You are familiar with them, I’m sure. They have thin, fragile shells that can’t quite keep them from smearing their messy innards all over everything. I’m speaking, of course, about conservative commentators who have meltdowns over cartoon portrayals of candy.
This is the curious case of M&Ms, thrust into the crosshairs of the culture wars after parent company Mars Inc. made changes to its characters last year. The anthropomorphized M&Ms now had updated looks and “more nuanced personalities,” it announced in a press release. What was wrong with the old ones? Apparently the red one was a bit of a bully; it would now be kind. The green and brown M&Ms, both female-presenting, sometimes cut each other down; now they’d be supportive friends (maybe even more than friends?). The orange one, who had poorly concealed anxiety, would “embrace his true self, worries and all.” The brand later added a purple M&M, “designed to represent acceptance and inclusivity.” The campaign might have been well intentioned. But it was also irresistible comic material, and Twitter users of all political persuasions promptly mined it.
Then the moment might have passed, if Fox News host Tucker Carlson hadn’t sunk his teeth in. You see, the green M&M — formerly wearing high-heeled, knee-high boots — now sported sneakers. The brown one ditched her stilettos for block heels. This didn’t work at all for Carlson, who deemed the old footwear of the children’s candy “sexy” and the new “sensible”: “M&Ms will not be satisfied until every last cartoon character is deeply unappealing and totally androgynous — until the moment you wouldn’t want to have a drink with any one of them,” he said to his more than 3 million viewers without an ounce of embarrassment. “When you’re totally turned off, we’ve achieved equity.”
Tucker: M&M’s will not be satisfied until every last cartoon character is deeply unappealing and totally androgynous. Until the moment you wouldn’t want to have a drink with any one of them. That’s the goal. When you’re totally turned off, we’ve achieved equity… pic.twitter.com/rz7VtVCHWu— Acyn (@Acyn) January 22, 2022
This is a moment when I think it best to take Carlson at his word. He was simply very sad he was no longer aroused by a cartoon M&M and her sexy, sexy boots. (Aw honey, there are websites for that.)
It had nothing at all to do with Mars Inc.’s stated desire to create a more inclusive world, putting resources into diversity audits, initiatives aimed at gender balance in leadership, and so on. It had nothing at all to do with being triggered by a corporation’s “global commitment to creating a world where everyone feels they belong.” Was M&Ms being “woke,” as Carlson had it, or simply pragmatic? In the United States, the population is projected to become minority white over the next 25 years. Future consumers look increasingly less like Carlson. In 2022, M&Ms were the most popular Halloween candy, according to shopping and delivery service Shipt’s Halloween Trend Report. Let’s keep it that way, amirite M&Ms?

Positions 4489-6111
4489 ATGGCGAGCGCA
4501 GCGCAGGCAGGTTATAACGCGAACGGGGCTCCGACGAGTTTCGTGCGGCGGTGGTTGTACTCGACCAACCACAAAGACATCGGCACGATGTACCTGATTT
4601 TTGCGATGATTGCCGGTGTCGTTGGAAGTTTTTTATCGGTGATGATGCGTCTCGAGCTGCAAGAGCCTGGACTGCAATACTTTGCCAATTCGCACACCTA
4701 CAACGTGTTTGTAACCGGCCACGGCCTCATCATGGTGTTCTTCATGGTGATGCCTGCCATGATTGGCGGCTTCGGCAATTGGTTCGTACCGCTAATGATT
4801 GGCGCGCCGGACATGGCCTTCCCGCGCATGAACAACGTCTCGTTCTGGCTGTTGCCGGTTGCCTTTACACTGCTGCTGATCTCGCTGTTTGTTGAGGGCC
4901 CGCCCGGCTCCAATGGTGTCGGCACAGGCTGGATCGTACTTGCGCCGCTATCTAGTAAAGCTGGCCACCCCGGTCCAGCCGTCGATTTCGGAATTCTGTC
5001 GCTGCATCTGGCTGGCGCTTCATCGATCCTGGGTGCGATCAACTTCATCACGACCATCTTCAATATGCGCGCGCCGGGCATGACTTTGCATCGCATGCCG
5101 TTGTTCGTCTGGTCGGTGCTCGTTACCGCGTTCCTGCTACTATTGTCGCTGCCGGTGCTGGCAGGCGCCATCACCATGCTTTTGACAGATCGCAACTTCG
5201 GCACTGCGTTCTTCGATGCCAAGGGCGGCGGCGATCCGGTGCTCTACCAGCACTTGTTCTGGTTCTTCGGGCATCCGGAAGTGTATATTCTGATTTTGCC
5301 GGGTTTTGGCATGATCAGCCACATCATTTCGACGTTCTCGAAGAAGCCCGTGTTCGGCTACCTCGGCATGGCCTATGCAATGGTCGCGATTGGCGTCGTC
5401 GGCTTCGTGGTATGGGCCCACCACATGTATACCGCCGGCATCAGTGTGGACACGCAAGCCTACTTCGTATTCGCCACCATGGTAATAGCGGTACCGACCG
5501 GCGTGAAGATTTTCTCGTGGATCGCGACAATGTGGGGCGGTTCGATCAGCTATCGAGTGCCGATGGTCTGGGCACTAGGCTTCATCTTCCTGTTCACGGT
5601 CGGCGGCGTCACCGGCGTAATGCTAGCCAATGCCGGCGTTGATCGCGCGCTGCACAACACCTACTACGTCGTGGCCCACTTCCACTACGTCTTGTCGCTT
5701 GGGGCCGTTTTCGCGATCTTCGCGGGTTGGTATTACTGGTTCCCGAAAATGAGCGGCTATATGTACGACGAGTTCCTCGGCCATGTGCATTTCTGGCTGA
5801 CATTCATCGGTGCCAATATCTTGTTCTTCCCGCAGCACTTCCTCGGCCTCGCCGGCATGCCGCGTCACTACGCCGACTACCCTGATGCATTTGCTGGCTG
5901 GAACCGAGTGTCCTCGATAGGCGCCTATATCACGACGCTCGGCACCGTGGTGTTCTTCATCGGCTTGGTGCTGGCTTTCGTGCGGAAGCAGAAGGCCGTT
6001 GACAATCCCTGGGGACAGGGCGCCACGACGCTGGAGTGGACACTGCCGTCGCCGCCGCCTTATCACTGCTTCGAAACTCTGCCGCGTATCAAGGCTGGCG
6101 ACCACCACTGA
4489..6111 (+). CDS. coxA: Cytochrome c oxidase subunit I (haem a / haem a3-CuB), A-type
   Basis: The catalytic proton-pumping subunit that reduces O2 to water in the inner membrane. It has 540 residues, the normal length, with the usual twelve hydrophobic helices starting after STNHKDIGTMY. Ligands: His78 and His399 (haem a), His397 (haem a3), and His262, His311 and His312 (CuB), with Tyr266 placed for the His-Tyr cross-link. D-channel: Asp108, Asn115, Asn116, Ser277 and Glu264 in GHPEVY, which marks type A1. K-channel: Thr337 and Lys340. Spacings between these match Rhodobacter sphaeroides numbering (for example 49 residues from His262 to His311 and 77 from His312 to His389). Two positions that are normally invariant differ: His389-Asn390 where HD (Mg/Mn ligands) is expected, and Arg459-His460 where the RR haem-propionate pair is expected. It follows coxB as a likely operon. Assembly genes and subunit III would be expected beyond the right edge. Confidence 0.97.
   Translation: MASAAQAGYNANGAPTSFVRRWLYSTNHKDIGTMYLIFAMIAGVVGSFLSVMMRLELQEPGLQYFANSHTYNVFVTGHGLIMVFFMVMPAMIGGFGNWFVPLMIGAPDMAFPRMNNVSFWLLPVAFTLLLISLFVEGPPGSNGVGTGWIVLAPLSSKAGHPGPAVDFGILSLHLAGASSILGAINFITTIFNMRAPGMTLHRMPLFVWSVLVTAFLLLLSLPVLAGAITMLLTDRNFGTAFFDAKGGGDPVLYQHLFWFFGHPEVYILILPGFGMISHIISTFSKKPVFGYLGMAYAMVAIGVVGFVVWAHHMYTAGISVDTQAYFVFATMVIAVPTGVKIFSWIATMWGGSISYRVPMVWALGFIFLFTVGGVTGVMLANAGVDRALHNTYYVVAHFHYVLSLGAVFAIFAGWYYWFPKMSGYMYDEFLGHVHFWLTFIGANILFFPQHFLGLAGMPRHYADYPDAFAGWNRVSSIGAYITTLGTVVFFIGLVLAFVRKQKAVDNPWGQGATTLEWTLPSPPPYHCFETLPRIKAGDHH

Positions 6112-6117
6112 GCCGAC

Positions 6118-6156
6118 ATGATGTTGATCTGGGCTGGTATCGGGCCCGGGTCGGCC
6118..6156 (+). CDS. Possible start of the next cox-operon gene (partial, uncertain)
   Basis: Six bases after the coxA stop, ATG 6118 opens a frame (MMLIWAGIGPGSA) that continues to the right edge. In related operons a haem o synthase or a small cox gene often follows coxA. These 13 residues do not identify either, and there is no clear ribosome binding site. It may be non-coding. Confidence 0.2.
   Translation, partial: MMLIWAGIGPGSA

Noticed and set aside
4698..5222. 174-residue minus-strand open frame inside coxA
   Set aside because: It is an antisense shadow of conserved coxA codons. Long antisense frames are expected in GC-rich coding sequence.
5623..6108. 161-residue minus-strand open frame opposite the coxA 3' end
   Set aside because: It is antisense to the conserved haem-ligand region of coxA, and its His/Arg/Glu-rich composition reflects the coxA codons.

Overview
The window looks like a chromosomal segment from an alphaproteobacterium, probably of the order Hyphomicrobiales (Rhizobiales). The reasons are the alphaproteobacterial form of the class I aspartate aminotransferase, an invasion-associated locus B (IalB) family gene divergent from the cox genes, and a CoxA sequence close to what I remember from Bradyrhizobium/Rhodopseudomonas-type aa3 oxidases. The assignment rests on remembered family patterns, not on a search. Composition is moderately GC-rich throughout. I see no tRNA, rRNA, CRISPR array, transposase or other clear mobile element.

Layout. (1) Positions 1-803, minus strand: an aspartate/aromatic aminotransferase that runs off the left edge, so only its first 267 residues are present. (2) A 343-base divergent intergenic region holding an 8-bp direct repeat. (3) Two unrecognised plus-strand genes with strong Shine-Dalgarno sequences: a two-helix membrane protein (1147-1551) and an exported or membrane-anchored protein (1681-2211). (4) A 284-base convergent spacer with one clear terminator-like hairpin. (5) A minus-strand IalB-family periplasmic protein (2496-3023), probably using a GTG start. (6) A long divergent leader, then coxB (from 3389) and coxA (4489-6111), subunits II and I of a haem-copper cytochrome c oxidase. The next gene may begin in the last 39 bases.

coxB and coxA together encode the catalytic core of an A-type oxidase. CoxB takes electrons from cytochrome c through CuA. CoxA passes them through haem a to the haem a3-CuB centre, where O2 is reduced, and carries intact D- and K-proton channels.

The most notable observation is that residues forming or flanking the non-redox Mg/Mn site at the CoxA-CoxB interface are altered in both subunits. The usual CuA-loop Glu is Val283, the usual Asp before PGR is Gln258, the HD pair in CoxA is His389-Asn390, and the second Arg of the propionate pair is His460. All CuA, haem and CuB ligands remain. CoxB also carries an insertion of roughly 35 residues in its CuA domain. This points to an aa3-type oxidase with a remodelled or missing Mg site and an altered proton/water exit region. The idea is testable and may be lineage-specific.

A message from M&M'S. pic.twitter.com/EMucEBTd9o— Ma&Ya’s (@mmschocolate) January 23, 2023
Oh, maybe. On Monday, the brand announced it would step away indefinitely from its “beloved spokescandies,” introducing an actual human spokesperson instead — comedian Maya Rudolph, daughter of a Black mother (singer-songwriter Minnie Riperton) and a white, Jewish father, who on “Saturday Night Live” has portrayed Kamala Harris, the country’s first woman vice president, also multiracial. I am honestly not sure at this point who is getting pranked, but M&Ms has gotten a heck of a lot of attention this week, and Carlson continues to tweet gleefully about “frumpy, plus-sized, and lesbian M&Ms.” (It seems he perceives Purple’s peanut shape as … obesity?) There is speculation this is all some kind of lead-up to M&Ms’ Super Bowl commercial, which would conclude the whole saga with a real end-times capitalist chef’s kiss. I for one am hoping for an ad where Rudolph and the full coterie of inclusive candies sing a show-stopping number about the beauty of diversity, wearing nothing but sexytime boots.
But is this a food story? Of course it is. “I’ll NEVER give up my gas stove,” Texas Republican and noted cook Ronny Jackson recently tweeted, stoking outrage over a ban-that-wasn’t. “If the maniacs in the White House come for my stove, they can pry it from my cold dead hands. COME AND TAKE IT!!” And Iowa House Republicans showed how much they care about hunger by sponsoring a bill that would severely restrict Supplemental Nutrition Assistance Program purchases: no more fresh meat, sliced cheese, or white rice, bread, and pasta, among other staples.
Food is a human necessity, a powerful symbol, and a pawn for posturing policymakers. When the media put Carlson on blast for his M&Ms commentary, he said: “They just can’t stand the idea that candy isn’t political.” This is a moment when it’s best not to take him at his word. Food is political. In the right hands, even candy can be red meat.
Devra First can be reached at email@example.com. Follow her on Twitter @devrafirst.